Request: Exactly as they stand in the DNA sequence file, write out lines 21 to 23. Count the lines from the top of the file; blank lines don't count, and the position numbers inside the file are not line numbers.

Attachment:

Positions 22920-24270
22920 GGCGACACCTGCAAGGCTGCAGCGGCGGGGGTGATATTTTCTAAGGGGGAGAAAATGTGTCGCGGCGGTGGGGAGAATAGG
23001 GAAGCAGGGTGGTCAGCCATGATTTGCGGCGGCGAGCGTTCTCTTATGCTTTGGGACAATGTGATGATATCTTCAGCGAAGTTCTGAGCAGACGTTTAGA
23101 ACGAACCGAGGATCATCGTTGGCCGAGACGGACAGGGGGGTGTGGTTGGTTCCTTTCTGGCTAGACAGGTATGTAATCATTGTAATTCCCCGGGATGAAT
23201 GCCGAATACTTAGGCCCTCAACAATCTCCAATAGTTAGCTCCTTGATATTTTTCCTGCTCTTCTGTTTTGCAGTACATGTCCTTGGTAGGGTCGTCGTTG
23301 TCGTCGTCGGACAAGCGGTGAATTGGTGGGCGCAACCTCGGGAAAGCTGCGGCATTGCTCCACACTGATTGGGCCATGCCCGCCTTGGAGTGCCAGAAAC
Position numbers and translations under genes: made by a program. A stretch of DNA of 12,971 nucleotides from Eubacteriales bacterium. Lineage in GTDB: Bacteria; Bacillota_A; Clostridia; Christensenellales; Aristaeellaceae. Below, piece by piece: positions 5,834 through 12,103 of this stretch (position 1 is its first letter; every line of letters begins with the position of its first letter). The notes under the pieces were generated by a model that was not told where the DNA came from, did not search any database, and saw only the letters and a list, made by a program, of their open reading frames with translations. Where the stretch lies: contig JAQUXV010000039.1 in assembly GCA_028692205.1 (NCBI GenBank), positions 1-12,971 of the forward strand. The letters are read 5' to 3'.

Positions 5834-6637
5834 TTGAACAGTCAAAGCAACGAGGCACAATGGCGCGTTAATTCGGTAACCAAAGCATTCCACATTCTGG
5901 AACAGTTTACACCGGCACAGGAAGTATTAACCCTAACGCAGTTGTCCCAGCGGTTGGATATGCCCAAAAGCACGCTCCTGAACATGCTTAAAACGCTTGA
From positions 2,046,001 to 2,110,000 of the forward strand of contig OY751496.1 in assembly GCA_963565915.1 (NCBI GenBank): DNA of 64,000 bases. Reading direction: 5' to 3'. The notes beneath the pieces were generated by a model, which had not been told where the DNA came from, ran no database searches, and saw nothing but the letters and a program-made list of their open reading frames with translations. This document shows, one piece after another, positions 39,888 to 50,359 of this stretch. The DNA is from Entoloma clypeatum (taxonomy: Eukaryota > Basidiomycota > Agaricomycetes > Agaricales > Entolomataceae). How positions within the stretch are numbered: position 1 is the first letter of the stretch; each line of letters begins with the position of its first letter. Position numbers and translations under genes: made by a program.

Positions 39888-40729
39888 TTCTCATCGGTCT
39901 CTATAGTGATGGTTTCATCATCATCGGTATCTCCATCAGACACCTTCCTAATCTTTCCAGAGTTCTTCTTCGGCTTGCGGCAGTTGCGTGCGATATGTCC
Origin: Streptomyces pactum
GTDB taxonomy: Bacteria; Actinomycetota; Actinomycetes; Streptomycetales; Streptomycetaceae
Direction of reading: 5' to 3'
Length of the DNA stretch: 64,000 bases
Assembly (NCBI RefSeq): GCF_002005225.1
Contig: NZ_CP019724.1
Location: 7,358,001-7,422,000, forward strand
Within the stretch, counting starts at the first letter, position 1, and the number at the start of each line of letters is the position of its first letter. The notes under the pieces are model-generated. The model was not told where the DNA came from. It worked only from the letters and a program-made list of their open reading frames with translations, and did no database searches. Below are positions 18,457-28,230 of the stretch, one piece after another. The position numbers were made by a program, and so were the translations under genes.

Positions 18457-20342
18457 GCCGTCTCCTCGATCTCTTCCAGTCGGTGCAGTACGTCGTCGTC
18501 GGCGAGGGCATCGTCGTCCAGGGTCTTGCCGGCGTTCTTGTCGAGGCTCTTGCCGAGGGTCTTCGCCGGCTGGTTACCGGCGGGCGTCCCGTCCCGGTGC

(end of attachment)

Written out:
Location: 7,358,001-7,422,000, forward strand
Within the stretch, counting starts at the first letter, position 1, and the number at the start of each line of letters is the position of its first letter. The notes under the pieces are model-generated. The model was not told where the DNA came from. It worked only from the letters and a program-made list of their open reading frames with translations, and did no database searches. Below are positions 18,457-28,230 of the stretch, one piece after another. The position numbers were made by a program, and so were the translations under genes.

Positions 18457-20342